ESG – Social: Seplat has an ESG Relevance score of 5 for Human Rights, Community Relations, Access & Affordability due to its focus on upstream operations in the troubled Niger Delta region of Nigeria.
Historically, this area has been a high-risk environment driven by militancy, crude oil theft, pipeline sabotage, as well as environmental pollution arising from militant strikes against oil infrastructure.
This has a negative impact on its credit profile and is highly relevant to the ratings.
The completion of the new alternative pipeline will support a positive rating action.
The Trans Forcados pipeline, the company’s primary export route, was shut down for 305 days in 2016 and more than 182 days in 2017, adversely affecting Seplat’s operations.
Deeper communication and cooperation between the government, the companies and local communities have since seen a significant reduction in targeted attacks on oil infrastructure.
Militancy activities reduced significantly since the force majeure and the Trans Forcados export system saw an improved uptime of 77% in 9M20 compared with 50% in 2017.
Read Also: Fitch Affirms United Bank for Africa PLC at ‘B+’; Outlook Stable
Onshore Nigeria-based Seplat is a small oil & gas E&P company by production and reserves.
We rate Ithaca Energy Ltd (B/RWN) one notch above Seplat as Ithaca benefits from lower leverage, a more robust hedging position, higher production volumes (2020F: 67kboe/d) and focus on the UK North Sea, which is a more stable operating environment compared with that of Seplat, which only focuses on Nigeria.
This is partially mitigated by Seplat’s bigger reserve base and higher reserve life (Ithaca: 4 years on a 1P basis). Ithaca is on RWN as we see potential liquidity pressure and deterioration of the financial profile stemming from liquidity issues experienced by its 100% parent Delek Group.
Compared with Kosmos Energy Ltd. (B/Negative), Seplat has bigger reserve base, higher reserve life and stronger credit metrics with no material maturities until the beginning of 2022.
These strengths are offset by Kosmos’ more diversified asset base in a more predictable business and operating environment – including the US – compared with Seplat’s high exposure and concentration to areas characterised by geopolitical risk.
Kosmos’ Negative Outlook reflects our expectation of adverse impact on the company’s liquidity profile from limited access to committed liquidity sources as well as uncertainties around the execution of farm-down transactions.
Fitch’s Key Assumptions within our Rating Case for the Issuer:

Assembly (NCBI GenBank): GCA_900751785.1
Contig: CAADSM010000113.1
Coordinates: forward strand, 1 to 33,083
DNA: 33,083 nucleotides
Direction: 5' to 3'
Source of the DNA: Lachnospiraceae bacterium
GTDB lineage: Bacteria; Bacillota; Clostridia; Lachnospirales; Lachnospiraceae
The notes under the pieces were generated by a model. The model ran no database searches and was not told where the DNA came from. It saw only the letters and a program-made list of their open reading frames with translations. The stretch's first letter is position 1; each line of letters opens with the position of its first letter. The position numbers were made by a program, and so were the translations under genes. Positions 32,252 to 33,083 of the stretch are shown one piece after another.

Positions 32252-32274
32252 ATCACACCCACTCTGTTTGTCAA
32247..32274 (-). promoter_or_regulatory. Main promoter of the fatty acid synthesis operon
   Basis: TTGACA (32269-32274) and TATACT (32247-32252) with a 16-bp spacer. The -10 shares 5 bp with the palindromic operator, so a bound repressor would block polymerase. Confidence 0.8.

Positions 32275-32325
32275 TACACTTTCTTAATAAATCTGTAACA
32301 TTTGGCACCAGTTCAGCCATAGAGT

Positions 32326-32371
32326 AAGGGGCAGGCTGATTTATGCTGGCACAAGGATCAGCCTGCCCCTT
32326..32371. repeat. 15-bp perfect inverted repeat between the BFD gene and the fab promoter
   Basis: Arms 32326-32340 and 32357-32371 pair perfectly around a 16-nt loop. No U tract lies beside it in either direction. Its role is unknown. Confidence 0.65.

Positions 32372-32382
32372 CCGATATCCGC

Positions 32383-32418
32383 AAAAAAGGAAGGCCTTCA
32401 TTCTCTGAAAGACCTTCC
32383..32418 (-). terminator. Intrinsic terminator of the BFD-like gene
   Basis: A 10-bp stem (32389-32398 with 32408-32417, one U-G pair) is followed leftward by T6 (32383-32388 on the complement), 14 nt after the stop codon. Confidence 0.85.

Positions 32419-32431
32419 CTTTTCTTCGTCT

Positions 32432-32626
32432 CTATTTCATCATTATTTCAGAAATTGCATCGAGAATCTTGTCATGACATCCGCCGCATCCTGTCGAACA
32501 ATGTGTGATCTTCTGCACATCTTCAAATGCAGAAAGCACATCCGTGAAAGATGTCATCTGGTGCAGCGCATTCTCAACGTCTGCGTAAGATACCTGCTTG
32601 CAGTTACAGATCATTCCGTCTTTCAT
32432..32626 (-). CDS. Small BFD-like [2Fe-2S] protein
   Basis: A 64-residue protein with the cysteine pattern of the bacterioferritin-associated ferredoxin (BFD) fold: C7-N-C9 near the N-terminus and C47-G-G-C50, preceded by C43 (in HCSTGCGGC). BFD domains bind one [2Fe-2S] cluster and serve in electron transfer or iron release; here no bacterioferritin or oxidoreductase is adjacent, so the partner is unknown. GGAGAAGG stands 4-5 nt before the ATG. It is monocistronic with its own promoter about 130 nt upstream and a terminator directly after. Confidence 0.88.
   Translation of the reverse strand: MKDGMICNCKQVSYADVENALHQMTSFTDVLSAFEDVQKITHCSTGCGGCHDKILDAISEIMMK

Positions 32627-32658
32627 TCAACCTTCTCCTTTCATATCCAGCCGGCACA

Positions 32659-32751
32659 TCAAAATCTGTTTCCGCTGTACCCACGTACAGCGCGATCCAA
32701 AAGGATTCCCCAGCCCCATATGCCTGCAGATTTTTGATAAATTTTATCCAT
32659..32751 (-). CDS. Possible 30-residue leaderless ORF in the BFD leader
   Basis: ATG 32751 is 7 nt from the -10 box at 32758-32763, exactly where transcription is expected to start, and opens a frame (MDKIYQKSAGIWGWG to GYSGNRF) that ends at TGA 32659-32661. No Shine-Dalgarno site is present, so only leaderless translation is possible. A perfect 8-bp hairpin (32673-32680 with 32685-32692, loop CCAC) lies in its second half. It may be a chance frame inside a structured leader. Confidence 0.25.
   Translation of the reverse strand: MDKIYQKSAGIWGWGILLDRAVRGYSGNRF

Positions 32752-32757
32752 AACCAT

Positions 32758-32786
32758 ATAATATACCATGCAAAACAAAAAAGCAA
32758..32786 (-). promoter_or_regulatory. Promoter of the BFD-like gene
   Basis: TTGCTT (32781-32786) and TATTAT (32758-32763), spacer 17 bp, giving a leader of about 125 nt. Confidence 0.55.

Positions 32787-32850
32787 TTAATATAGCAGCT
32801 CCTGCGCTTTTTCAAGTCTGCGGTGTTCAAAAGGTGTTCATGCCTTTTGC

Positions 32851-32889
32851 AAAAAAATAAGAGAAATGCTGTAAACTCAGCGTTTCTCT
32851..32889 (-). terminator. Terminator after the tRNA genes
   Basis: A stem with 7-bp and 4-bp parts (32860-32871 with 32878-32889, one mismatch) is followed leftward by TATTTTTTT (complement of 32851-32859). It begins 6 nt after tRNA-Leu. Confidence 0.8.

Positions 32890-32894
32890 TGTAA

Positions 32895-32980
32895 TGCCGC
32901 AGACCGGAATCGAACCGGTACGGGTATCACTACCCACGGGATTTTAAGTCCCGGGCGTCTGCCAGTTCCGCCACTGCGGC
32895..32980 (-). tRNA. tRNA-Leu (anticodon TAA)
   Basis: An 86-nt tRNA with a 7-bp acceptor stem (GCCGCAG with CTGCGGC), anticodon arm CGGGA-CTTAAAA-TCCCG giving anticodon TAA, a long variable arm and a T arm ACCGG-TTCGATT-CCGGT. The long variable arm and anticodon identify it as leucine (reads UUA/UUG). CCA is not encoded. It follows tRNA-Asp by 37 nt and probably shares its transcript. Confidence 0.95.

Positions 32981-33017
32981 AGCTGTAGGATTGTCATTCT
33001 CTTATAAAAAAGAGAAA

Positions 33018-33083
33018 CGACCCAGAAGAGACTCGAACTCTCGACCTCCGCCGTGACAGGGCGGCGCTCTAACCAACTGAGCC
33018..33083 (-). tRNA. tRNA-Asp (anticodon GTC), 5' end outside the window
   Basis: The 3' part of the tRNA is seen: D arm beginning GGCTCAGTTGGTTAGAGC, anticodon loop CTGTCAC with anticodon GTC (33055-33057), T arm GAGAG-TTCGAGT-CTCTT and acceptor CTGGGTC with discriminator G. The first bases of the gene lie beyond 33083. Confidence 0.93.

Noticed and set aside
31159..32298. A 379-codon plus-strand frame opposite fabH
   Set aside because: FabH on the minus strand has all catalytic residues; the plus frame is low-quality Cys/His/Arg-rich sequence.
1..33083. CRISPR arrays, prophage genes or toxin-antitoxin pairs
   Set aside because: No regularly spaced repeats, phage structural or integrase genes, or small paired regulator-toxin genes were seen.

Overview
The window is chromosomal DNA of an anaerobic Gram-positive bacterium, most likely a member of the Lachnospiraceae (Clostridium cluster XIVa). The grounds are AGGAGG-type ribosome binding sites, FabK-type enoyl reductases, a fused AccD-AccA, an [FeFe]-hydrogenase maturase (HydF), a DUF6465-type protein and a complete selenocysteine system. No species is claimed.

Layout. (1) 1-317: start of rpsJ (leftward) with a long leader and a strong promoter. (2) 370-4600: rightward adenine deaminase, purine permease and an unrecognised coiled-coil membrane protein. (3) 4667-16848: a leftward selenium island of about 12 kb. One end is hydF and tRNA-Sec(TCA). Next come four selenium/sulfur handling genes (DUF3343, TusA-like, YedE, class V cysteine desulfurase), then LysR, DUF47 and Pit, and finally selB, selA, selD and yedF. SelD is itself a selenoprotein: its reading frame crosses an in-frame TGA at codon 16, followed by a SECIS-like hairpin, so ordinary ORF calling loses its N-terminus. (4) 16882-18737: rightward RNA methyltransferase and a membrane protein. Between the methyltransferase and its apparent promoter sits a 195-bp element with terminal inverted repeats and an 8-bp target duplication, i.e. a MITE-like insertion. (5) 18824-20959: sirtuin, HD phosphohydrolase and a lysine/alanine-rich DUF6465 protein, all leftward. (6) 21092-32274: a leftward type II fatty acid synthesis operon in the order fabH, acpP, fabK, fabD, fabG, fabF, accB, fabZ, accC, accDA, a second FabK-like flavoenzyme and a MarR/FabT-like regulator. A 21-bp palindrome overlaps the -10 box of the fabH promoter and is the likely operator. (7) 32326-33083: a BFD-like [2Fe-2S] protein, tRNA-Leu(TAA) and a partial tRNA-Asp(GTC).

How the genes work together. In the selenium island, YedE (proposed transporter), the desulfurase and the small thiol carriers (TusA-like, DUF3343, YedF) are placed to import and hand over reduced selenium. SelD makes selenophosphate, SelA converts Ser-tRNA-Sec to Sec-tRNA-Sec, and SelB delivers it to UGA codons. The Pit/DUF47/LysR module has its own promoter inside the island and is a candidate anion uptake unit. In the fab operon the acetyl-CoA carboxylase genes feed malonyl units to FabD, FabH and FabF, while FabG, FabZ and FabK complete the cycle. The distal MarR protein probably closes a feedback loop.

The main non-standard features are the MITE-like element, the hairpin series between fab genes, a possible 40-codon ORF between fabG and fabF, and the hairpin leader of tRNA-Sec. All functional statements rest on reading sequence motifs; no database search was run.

– Oil price deck of USD41/bbl in 2020, USD45/bbl in 2021, USD50/bbl in 2022, and USD53/bbl in 2023
– Domestic gas prices of about USD2.8/mcf on average until 2023
– Upstream production ramping up to above 65kboe/d in 2022-2023
– Dividends of about USD59 million a year up to 2023
Fitch’s Key Assumptions for Recovery Analysis:
– The recovery analysis assumes that Seplat would be restructured as a going concern rather than liquidated in an event of default
– Seplat’s post-reorganisation, going-concern EBITDA is estimated at around USD223 million, based on the current asset base.
A drop in EBITDA to the going-concern level reflects risks associated with hydrocarbon price volatility, potential unplanned downtime and other adverse factors
– We have applied a distressed enterprise value (EV)/EBITDA multiple of 4.5x to calculate a going-concern EV, reflecting a mid-cycle multiple for the natural resources sector in the EMEA region and the risks associated with the operating environment in the country of operation.
– We assume a 10% administrative claim to be deducted from the going-concern EV
– Our principal waterfall analysis assumes the USD350 million senior secured revolving credit facility (RCF) and USD100 million Eland reserve-based lending facility (RBL) rank senior above Seplat’s senior notes
– Taking into account our Country-Specific Treatment of Recovery Ratings Rating Criteria, our waterfall analysis generated a ranked recovery in the ‘RR4’ band, indicating a ‘B-‘ instrument rating. The waterfall analysis output percentage on current metrics and assumptions is 50%.
Factors that could, individually or collectively, lead to positive rating action/upgrade:
‒ The successful completion and commencement of the Escravos oil pipeline, positive FCF generation on a sustained basis along with production ramp-up resulting in forecast FFO net leverage remaining below 3.5x, could result in an upgrade of the IDR to ‘B’.
-We may also consider a positive rating action if the company successfully refinances its indebtedness and improves its debt maturity profile so as to be able to survive more than two years of force majeure in the Forcados export system.
Factors that could, individually or collectively, lead to negative rating action/downgrade:
-As the rating is on Positive Outlook, negative rating action is unlikely in the short term. However, failure to maintain FFO net leverage at below 3.5x on a sustained basis or further delay to completion of the Escravos oil pipeline along with insufficient liquidity to cope with protracted operational disruptions could lead to the Outlook being revised to Stable.
-Inability to refinance upcoming maturities would lead to a downgrade.
‒ Higher-than-forecast downtime as a result of unforeseen events, resulting in material loss of production or downgrades of Nigeria and of local banks where Seplat has historically kept most of its cash could also lead to a negative rating action.
Best/Worst Case Rating Scenario
International scale credit ratings of Non-Financial Corporate issuers have a best-case rating upgrade scenario (defined as the 99th percentile of rating transitions, measured in a positive direction) of three notches over a three-year rating horizon; and a worst-case rating downgrade scenario (defined as the 99th percentile of rating transitions, measured in a negative direction) of four notches over three years.
The complete span of best- and worst-case scenario credit ratings for all rating categories ranges from ‘AAA’ to ‘D’. Best- and worst-case scenario credit ratings are based on historical performance.